I knew early on that I wanted to look at time. In our lives, just as in the stories we read, there’s always a great deal of importance placed on endings. It’s an understandable, and very human—uniquely human—focus to have, but it can be detrimental to our days as we live them. In the Galway Kinnell poem from which I took my title, as well as the novel’s epigraph, we hear a father address his young daughter about the passing of time, though she is still far too young to understand, urging her to soak up her days on this earth though they will soon be over. There’s a passage in my book that refers to “between-time,” time that we spend waiting to see what will happen next, but which really winds up constituting our whole lives. The structure of the book is meant to remind us: These are the days we have.

Kay’s “Seinfeld” fan fiction is a hilarious entry into the young girl’s creative mind, and it’s a clever way to show how she understands her dad’s infidelity. Why “Seinfeld”? (Did you grow up catching those after-school re-runs?)
Thank you, those sections were fun to write. I watched reruns of sitcoms religiously after school, though when I was really young I was under the impression that the episodes were premiering that day, the way it is with soap operas. I knew I wanted a way into Kay, who’s a very shy, closed-off child—closed off to herself as well as to the people around her—and I thought her feelings could be more believably explored through her writing.

Why “Seinfeld” in particular? Putting aside the fact that I was already tremendously familiar with the show, I liked that it didn’t fall into any of the genres one typically associates with fan fiction, and that the more mature themes Kay would ultimately integrate into her writing would be especially incongruous with the cartoonishness of its characters.

How did you conceive of Jack’s art installation, complete with explosives? Did any real-life artists or installations inspire his work?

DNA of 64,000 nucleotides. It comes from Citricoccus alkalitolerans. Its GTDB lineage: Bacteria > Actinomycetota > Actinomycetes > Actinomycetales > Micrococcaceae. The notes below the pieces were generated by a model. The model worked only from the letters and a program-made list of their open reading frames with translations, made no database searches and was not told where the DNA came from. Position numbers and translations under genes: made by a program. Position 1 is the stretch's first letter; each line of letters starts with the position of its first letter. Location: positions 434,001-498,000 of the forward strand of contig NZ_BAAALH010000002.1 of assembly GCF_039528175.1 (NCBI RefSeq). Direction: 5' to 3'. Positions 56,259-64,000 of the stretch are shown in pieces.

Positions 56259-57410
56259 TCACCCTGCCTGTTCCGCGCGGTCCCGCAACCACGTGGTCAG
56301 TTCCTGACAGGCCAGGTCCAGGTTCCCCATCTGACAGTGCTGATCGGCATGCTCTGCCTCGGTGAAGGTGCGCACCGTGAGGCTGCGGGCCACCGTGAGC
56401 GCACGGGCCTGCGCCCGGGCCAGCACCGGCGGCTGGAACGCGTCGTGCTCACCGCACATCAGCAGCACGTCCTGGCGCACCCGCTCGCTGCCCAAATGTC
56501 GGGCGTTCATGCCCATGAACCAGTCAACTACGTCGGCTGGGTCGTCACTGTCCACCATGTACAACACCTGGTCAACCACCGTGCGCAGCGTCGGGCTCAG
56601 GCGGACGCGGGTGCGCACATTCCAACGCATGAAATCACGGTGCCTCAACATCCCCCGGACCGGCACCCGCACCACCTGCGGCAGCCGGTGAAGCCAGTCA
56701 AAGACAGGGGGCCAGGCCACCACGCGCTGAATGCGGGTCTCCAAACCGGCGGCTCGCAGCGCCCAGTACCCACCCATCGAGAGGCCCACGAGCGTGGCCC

It was very important to me that the work be credible. For the most part, Jack’s projects weren’t inspired by any artist’s in particular; rather, they were the product of what I’d been able to glean about the art world and the kind of artist I imagined Jack to be.

There was one real-life artist who inspired some of Jack’s later art, in which he makes images by using the smoke of burning objects to singe his canvases. That artist’s name is Rob Tarbell and I found his smoke art online by total accident a few years ago; he makes these haunting pieces that really stuck with me.

What books are on your own personal summer reading list?
I’m reading Edward St Aubyn’s Melrose novels right now. Then I mean to pick up where I left off with Elena Ferrante’s Neapolitan novels. So many series lately! Summer’s a good time for them. I read all of Patricia Highsmith’s Ripley books one summer while I was working behind a dark bar, wishing I were traipsing around Paris or Tangier or wherever Highsmith sent him.

Are there any authors who inspire you over and over? 
Oh sure, there are so many. Virginia Woolf and E.M. Forster are big for me. Richard Yates, Harold Brodkey. Amy Hempel, Philip Roth, Nicholson Baker. I’m just reading what I love, that’s as inspiring as it gets for me. Lorrie Moore’s “Who Will Run the Frog Hospital?” was the first book I read that made me want to write. I loved what she was doing and I remember thinking, that, I want to do that.

What can you tell us about your next project?
Not as much as I’d like to! I’ve been working with siblings again, sisters, only this time the characters are closer to my own age, which is something I’ve been predisposed to avoid. It’s enough just to live it, without going home and writing about it too.
 

RELATED CONTENT: Read our review of Among the Ten Thousand Things.
 

Get the Book

Among the Ten Thousand Things

Among the Ten Thousand Things

By Julia Pierpont
Random House
ISBN 9780812995220